I’m often asked what I think of this show, and it’s not an easy question to answer. It’s a highly divisive topic in the multiple community and I’m always mindful of very strong feelings for and against by a lot of people who feel pretty disempowered and marginalised already.
Personally, I’ve watched the whole show. As a television show, I think it works. It’s interesting and funny and thought provoking. It’s entertainment. I laugh through it. As a multiple and mental health activist passionate about multiplicity, I have mixed reactions. I love that everyone in Tara’s family has ‘issues’. She’s not the wreck in a perfect family. I love using humour to talk about big important issues- although I also recognise that for some other people, this feels painful and humiliating. Personally, I’ve plenty of funny stories about the complications of life as a multiple and I’m glad I can navigate things with a sense of humour. I like that they consistently treat the multiplicity as ‘real’ and show the confusion and distress of not having it treated as real. I think it’s good that there’s a clear childhood trauma link established. Raising awareness of the experience of multiplicity is a good thing.
But there are also things that deeply frustrated me about the show. I find Tara’s switching actually painful to watch. It’s hard to communicate how deeply uncomfortable it makes me, the best analogy I’ve been able to come up with, is to try and imagine how it feels to watch a close relative stripping… just… ugh! This representation of switching isn’t inaccurate, although it is misrepresentative. A smaller percentage of multiples switch like Tara, very obviously, to a small, stable set of highly recognisable parts. The majority of multiples switch covertly. The transitions are subtle and hidden from most people, or only occur when they’re alone/in therapy/with their closest friends. Making me feel uncomfortable is not a criticism, but what really bothers me is that Tara’s presentation of multiplicity is not put into a context. It wouldn’t have been difficult to write in brief interactions with some other multiples who have different presentations, whether she met them in person, read about them in biographies, or talked with them online. Presenting Tara as a typical multiple is frustrating for someone like me. I have to contend with the sideways glances as people try to catch me switch. I have been asked by shrinks or support workers to switch on demand. I also have to manage the typical reactions of people who are permitted to observe an obvious switch, which is usually fear and fascinated voyeurism.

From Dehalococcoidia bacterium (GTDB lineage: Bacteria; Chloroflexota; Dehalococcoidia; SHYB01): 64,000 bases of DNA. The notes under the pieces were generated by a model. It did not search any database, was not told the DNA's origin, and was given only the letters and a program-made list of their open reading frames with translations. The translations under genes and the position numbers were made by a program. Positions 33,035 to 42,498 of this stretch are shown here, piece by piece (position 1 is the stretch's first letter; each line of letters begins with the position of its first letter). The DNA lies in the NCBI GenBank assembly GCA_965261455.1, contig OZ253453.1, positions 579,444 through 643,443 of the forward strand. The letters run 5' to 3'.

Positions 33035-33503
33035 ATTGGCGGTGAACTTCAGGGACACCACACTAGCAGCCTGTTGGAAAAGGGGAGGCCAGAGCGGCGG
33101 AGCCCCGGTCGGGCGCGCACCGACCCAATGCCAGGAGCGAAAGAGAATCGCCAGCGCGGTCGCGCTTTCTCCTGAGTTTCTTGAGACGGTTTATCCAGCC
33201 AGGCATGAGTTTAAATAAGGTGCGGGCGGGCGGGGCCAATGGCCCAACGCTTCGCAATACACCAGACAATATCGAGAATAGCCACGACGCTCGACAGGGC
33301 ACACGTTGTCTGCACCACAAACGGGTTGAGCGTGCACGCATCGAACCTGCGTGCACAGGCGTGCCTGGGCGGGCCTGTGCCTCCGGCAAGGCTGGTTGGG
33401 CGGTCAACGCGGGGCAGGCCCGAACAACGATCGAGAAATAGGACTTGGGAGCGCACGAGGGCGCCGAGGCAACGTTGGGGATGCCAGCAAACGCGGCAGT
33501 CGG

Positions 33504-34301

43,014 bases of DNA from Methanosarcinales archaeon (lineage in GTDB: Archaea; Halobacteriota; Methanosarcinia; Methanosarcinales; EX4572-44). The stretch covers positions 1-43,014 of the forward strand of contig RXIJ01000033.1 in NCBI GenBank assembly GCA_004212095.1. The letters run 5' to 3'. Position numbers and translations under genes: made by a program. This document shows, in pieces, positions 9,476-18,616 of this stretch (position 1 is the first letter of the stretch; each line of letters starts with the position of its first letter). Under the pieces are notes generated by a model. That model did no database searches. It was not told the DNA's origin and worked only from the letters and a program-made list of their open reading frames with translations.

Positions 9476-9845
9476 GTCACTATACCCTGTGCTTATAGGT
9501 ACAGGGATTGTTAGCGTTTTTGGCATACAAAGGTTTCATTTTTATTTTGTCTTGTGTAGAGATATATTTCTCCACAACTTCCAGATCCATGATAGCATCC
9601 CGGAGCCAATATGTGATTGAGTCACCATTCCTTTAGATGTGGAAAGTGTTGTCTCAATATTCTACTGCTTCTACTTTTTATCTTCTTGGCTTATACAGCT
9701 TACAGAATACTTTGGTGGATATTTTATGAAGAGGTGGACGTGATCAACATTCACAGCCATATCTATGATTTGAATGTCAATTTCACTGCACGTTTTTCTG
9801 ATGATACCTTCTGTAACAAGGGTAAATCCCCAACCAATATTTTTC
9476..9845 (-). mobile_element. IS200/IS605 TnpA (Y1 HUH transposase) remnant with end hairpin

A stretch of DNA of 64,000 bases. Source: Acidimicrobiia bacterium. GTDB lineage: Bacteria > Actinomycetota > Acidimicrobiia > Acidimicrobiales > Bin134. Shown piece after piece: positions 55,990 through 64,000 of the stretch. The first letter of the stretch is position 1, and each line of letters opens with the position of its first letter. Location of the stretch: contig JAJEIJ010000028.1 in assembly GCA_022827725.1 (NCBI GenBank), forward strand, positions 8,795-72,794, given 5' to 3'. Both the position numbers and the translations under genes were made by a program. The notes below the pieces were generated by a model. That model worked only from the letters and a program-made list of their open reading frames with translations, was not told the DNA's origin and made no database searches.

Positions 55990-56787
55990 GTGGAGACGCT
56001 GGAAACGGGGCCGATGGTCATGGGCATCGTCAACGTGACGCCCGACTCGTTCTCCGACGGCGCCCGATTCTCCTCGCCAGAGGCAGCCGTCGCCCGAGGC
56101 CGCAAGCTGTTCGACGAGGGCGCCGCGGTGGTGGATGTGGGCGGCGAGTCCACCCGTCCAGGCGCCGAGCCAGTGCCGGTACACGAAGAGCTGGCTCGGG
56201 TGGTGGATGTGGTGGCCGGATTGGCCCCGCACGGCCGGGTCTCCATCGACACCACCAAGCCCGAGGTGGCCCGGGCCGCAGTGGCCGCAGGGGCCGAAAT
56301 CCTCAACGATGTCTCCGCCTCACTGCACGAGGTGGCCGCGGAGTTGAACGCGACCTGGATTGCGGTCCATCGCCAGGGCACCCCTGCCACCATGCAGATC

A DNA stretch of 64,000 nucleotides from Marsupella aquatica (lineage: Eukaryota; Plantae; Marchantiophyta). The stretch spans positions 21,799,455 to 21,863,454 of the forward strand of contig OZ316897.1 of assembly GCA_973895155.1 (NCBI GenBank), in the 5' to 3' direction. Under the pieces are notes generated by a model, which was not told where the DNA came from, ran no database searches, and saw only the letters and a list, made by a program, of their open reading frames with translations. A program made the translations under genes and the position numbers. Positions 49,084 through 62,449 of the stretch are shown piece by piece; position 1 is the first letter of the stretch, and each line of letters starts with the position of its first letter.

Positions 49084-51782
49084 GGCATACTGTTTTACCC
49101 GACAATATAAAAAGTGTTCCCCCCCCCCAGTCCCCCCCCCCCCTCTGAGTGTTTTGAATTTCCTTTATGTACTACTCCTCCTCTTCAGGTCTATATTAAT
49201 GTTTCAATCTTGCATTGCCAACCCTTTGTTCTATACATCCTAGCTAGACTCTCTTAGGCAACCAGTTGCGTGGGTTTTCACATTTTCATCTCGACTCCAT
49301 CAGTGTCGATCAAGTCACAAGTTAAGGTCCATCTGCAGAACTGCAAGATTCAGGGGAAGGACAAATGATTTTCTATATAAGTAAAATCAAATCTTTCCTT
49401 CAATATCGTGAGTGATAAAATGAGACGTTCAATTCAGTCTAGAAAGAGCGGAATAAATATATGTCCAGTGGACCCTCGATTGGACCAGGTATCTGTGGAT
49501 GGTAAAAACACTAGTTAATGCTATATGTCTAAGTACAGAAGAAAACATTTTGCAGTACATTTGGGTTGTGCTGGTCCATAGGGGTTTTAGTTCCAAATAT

This brings me to my next major concern about Tara. The show brings up some of the greatest fears experienced by multiples or by the general community about multiples. ‘Younger’ parts making sexual advances to a young person. Parts being killed off or disappearing. Parts who embody an abuser. A multiple who cannot be trusted to care for an infant. I’m not saying these things never happen, but when the public understanding of multiplicity is based on Tara, Sybil, and numerous serial killer movies, this makes me angry. This is not representative of multiples! I have never ever put a child at risk, been sexually inappropriate with a child, and none of my system are abusers, violent, sociopathic, or sadistic. Multiples watched this series, saw some of our worst fears brought to life, and we’re left without answers, without assurance, and for many of us, without any other resources or supports in our lives. I feel this is shortsighted at best and unethical at worst. So many of us are so alone, so afraid of ourselves, so stigmatised, labouring under books of rigid advice about how we should function, stuck with a medical model that construes multiplicity as a sickness, and treated by the wider community as serial killers and freaks. I think conversations and depictions of multiplicity need to be sensitive to this context, and to maintain hope, honesty, freedom, diversity, and respect. I think Tara starts this conversation but falls a long way short of the hopes I had for it as a resource and tool to advocate on behalf of multiples.